While pride is an obvious style, considering that it does cause jealousy, gender and race show up as separate, subtle themes. Guy’s pride is extremely materialistic and heroic, implying that we can see, from quotes such as “That handkerchief which I so enjoyed and provided thee” (5.2.48), Othello’s jealousy and hurt over a scarf, an object more materialistic, while “I am hitherto your child. But here’s my hubby” (1.3.184) shows that Desdemona, as well as many ladies at the time, took pride in love and honor rather. The loss of pride causes the jealousy seen throughout the play: Iago’s loss of the promo, Iago’s loss of faith in his wife, and Othello’s loss of faith in his other half. In terms of gender role, females at the time were anticipated to marry a man of their dads’ picking and to remain devoted to their other halves. Emilia married Iago and remained devoted to him by not questioning his unwillingness to say why he wanted the scarf as he says “Why, what is that to you?” (3.3.313), and Desdemona was a loyal wife to Othello. But Desdemona presses back the female role in society by defying her dad and marrying Othello. When her dad, Brabanzio, states “Dads, from hence trust not your daughters’ minds/ By what you see them act” (1.1.166-167), he indicates that a guy gets to select whom his daughter weds, however as seen when Desdemona responds with “I do view here a divided duty/ … But here’s my spouse” (1.3.180-184), she tells him that she chooses Othello and will not succumb to her dad’s desires. “If she be fair and smart, fairness and wit,/ The one’s for usage, the other useth it” (2.1.127-128) is an insult stated about females by Iago, which reveals the demeaning habits of guys towards females. Emilia also shows that males considered themselves as much better than females by saying “Tis not a year or 2 shows us a male./ They are all however stomachs, and all of us however food./ To consume us hungerly, and when they are complete,/ They belch us” (3.4.95-98). The fact that Othello is a black male, a Moor, and that Desdemona selected him comes back throughout “Othello” and is a factor as to why the jealousy is intensified and his pride is so important to him. “An old black ram/ Is tupping your white ewe” (1.1.92) by Iago, “Her name, that was as fresh/ As Dian’s visage, is now begrimed and black/ As mine own face” (3.3.396-398) by Othello, and “the more angel she, and you the blacker devil” (5.2.144-145) by Emilia all point to the reality that Othello’s race troubled most, even to the point of giving Othello himself some insecurities.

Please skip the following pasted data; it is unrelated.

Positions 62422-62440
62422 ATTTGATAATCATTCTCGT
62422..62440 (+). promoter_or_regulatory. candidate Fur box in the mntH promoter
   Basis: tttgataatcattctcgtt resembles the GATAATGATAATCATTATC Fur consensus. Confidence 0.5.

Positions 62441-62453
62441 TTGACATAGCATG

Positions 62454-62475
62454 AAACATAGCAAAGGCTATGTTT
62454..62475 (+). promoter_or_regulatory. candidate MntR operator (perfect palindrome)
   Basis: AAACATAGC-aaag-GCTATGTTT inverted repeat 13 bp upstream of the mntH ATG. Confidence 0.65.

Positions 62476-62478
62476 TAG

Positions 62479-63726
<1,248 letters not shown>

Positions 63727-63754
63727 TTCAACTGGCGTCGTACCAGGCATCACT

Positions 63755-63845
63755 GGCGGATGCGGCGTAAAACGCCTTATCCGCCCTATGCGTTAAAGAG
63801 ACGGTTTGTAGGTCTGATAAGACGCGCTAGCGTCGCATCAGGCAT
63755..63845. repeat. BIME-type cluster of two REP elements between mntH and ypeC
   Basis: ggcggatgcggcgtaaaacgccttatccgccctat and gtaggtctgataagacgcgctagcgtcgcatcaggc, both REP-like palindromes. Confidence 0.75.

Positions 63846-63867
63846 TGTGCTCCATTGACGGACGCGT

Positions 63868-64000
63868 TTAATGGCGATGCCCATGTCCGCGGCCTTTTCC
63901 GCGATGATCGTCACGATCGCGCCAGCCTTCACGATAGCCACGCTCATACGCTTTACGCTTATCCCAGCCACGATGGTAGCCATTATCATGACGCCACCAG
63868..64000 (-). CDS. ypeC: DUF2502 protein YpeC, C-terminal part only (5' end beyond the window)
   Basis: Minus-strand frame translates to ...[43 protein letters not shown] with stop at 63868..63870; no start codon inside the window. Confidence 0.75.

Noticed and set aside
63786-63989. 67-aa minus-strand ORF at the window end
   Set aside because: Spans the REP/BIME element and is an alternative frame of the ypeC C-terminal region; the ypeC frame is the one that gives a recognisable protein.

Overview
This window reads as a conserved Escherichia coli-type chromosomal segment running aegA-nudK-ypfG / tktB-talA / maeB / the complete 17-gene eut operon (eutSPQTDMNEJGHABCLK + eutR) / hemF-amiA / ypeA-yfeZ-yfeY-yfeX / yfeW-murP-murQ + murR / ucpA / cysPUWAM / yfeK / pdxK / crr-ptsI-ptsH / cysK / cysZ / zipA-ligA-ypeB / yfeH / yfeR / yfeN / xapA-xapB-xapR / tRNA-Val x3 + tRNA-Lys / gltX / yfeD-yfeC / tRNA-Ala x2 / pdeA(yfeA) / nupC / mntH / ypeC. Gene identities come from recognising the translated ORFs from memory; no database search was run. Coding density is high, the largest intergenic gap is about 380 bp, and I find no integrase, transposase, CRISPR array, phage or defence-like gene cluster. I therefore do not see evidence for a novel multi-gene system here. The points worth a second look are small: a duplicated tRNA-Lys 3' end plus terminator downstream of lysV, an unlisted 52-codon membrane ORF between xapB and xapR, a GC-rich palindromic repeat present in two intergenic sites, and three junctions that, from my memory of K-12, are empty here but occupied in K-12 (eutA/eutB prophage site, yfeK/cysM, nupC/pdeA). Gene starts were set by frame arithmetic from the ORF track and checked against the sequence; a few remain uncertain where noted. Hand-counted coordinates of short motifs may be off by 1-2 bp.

Shakespeare had the ability to incorporate many styles in “Othello,” but its terrible ending is triggered by dishonesty and jealousy, causing the death of several characters. This play demonstrates how women were expected to behave and how crucial military heroism was, however it likewise shows how lies can alter somebody’s life, which held true at the time and still is today.